As I write this, I can hear a train whistle off in the distance. That sound takes me back to my childhood home in Bonham, Texas where I could hear a distant train whistle as well.
I would have been less than nine-years-old when I routinely heard that train whistle. I know that because from ages 5 – 9, I slept in the upstairs “kids” room, on the south side of our Dutch Colonel. That room had nine windows – three on each side – which were wide open every day from late spring to late fall so that the breeze could blow through. Of course, there were screens on the windows to keep mosquitos from coming in and to keep my older brother George, baby brother, Sam, and me from falling out. From my twin bed, I could easily hear that train whistle in the early mornings and late evenings. I loved the whistle’s deep timbre and the higher-pitched clicking of the train wheels on the tracks, which spurred visions of hobos happily stowing away in open-door boxcars as they headed off on distant adventures.
Another favorite sound of mine from the “kids” room, was the whispering of the wind in the trees. From my bed, I could easily see the huge oak tree in our back yard and our big pecan tree in the side yard and I loved living on the same level with those beloved branches that I scaled during the day. At night, I often snuggled into my covers, listening to the lulling rustle of the leaves in both that oak and pecan tree. Not only could I hear the gentle wind as it shook the leaves, but I could also feel the coolness of the breeze as it blew through the windows, chasing away the heat from the day.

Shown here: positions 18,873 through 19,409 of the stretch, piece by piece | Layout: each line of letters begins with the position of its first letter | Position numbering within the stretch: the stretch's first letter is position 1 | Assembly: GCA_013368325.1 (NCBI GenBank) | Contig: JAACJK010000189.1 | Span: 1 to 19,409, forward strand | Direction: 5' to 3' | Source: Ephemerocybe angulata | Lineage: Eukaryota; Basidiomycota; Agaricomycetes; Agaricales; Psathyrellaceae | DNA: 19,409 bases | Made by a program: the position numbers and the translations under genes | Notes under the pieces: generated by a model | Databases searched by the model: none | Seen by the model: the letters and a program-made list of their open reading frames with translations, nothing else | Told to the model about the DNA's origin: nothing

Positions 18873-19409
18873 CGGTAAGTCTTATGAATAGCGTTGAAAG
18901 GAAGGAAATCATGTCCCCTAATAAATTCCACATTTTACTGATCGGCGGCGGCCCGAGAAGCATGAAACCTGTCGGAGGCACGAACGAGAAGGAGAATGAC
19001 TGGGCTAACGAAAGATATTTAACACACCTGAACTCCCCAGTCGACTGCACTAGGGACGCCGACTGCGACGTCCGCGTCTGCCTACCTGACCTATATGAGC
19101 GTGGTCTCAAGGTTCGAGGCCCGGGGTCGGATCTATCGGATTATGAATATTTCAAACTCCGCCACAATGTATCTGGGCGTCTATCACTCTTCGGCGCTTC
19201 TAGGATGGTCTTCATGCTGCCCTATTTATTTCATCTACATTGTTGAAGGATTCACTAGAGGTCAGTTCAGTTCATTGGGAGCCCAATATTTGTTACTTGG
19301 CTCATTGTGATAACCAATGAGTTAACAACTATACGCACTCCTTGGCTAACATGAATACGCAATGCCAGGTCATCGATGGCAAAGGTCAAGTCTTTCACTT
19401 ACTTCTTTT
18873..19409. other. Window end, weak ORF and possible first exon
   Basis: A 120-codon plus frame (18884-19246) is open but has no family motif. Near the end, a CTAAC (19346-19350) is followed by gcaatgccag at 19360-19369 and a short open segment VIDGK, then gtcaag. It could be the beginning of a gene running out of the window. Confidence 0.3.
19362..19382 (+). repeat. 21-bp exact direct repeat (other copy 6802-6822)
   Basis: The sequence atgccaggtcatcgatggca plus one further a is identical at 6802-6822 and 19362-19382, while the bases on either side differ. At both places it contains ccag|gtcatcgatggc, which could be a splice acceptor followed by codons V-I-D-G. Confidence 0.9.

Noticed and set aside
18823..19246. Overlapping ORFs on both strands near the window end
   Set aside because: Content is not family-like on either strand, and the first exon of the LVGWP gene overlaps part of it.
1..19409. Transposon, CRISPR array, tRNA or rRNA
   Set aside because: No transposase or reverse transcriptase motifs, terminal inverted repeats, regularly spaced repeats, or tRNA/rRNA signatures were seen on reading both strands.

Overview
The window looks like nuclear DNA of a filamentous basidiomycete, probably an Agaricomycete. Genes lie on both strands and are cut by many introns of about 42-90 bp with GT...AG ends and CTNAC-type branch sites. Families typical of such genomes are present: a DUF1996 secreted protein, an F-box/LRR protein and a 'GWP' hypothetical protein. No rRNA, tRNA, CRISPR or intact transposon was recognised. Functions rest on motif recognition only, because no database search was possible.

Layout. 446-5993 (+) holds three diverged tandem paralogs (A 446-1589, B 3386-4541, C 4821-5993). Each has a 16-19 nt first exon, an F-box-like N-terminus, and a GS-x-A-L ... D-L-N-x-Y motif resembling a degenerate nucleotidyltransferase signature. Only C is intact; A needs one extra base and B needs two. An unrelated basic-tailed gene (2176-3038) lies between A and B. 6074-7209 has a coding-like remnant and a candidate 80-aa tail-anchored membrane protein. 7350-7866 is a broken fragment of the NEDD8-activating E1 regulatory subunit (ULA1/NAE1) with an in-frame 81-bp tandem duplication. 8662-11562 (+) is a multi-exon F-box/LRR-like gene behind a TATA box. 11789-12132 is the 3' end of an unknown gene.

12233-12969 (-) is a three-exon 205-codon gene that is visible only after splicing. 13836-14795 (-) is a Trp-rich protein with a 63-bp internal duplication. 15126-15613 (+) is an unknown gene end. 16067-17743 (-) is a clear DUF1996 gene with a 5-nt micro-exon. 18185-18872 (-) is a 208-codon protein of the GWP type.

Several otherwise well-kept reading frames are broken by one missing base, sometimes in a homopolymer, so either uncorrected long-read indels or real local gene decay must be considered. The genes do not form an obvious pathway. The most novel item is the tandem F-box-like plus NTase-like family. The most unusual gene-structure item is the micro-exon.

Two touchstones of my childhood – distant train whistles and the wind in the trees – continue to bring comfort to me even midway through my sixth decade on earth. They couple far-off adventure with the safety of a warm and secure bed and perhaps are at least partly responsible for both my love of traveling as well as my deep affection for home.
I love that my current home in Sherman (twenty-five miles away from my hometown) has a distant train whose whistle blows every evening. I am also pleased that not only does this home have a pecan tree, but three oaks as well. I routinely hear leaves rustling in those trees. What a comforting reminder of my childhood where I felt both a call to adventure and a grounded sense of safety. A lovely combination indeed.